10.1.13

Animal teeth and claws jewelry

retouched photo by J. J. Williams wikipedia

This beautiful lady is Queen Emma of Hawaii. And on this photo she's wearing a tiger's claws necklace. Such kind of adornments has been worn for centuries because teeth and claws of animals have been believed to possess strong amuletic powers. Though it should be noticed that not of any animal, say a mouse or a rabbit, but only of scary wild beasts like tiger, bear, leopard, wolf. Such amulets appear in the adornment of many cultures.
Mounted in gold or silver, a bear's tooth or a tiger's claw is believed to magically increase the physical strength of the wearer. In some countries it is said that a bear-claw amulet will also help a woman during childbirth. In other countries, a wolf's tooth attached to a baby's body will protect the child from fear and from toothache. In China (and from there it spread to casino cities) a tiger's claw or tooth mounted in gold is said to bring luck to gamblers. In China the tiger is referred to as "the gambler's god".

Amethyst anklet with golden claw pendant. Egypt, ca 1887-1813 BC. Metropolitan Museum of Art

The Native Americal chiefs wore grizli bear's claws necklaces to capture this way the strenght of the animal and to show-off their own courage.

Otoe chief, wearing a grizli bear's claws necklace, 1884. Photo from  here

Shark tooth pendant, late 18th century. Photo from here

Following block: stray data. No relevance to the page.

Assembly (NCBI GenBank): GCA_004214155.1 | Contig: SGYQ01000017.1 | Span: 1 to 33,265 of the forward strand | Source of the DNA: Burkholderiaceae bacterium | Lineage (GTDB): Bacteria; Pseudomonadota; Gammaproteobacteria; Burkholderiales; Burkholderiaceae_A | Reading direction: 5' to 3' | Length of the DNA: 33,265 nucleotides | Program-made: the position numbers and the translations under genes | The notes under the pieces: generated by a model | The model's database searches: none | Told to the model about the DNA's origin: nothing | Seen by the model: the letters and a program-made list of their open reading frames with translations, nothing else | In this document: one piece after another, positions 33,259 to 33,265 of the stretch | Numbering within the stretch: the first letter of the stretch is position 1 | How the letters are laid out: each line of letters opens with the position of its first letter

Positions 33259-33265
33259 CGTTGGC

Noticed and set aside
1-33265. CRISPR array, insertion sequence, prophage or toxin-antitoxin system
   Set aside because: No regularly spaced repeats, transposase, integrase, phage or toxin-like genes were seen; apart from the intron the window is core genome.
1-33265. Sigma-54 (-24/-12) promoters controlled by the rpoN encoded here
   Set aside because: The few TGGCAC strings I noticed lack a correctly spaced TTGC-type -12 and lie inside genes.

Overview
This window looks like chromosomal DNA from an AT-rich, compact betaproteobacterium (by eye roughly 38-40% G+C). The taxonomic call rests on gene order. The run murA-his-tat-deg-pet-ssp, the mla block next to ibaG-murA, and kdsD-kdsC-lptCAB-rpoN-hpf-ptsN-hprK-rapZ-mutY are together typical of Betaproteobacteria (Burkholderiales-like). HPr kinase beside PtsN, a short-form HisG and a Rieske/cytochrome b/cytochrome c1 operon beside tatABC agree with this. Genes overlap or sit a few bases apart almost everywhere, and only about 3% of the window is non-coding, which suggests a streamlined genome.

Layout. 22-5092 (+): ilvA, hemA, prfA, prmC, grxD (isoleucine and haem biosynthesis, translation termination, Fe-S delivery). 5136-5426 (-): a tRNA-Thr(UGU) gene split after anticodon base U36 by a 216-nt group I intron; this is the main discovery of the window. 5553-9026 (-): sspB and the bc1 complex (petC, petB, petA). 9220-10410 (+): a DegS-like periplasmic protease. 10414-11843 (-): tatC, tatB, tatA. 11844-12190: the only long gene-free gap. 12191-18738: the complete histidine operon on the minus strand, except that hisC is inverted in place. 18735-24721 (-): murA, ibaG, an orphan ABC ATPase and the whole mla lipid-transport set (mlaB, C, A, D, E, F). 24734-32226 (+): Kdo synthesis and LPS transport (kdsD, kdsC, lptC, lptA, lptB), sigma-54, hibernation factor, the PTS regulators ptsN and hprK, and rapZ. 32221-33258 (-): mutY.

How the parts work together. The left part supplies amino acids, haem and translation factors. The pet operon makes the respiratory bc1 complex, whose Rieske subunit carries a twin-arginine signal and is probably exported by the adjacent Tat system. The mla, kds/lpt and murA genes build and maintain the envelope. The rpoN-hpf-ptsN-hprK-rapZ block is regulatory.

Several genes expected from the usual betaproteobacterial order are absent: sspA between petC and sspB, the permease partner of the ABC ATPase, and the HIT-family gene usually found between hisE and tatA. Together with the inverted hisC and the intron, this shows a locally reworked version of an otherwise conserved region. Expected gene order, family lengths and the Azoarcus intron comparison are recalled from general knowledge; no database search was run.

In India tiger's claws amulets are still very popular. A single claw may be used but the usual design is a pair of matching-sized claws with their ends pointing opposite sides. Such amulet's main function is to scare away any evil spirit that may approach in attempt to attack the wearer.
In the absense of real tiger claws a metal amulet in the shape of the claws can be used but then its power should be activated by proper ceremony.

Tiger's claws stylized necklace, gold. Indonesia, 8-10th century. Metropolitan Museum of Art

Indian actress Nitu Singh wearing tiger's claws jewelry in the "Maha Chor" movie, 1976. Image from here

In Great Britain tiger claws adornments became very popular durint the 19th century. It was worn not for any amuletic purposes but as a form of trophy jewelry (like in the case with those chiefs - to show off). Not only pendants and necklaces but tiger's claws earrings, brooches, bracelets and belt buckles were created during that period. Some claws were left in their natural state, others polished to a pearly gloss. The ornaments were often enriched by engraving, wire-work, filigree and precious stones.

Tiger's claws necklace, 1865, Victoria and Albert Museum

Tiger's claws earrings, 1870. Photo from here

Nowadays teeth-claws jewelry is still worn, designers create modern-looking beautiful things and there is no need to kill any animal for making those ornaments: they just imitate the shape of a teeth or a claw. 

Tiger claw pendant by Forzieri


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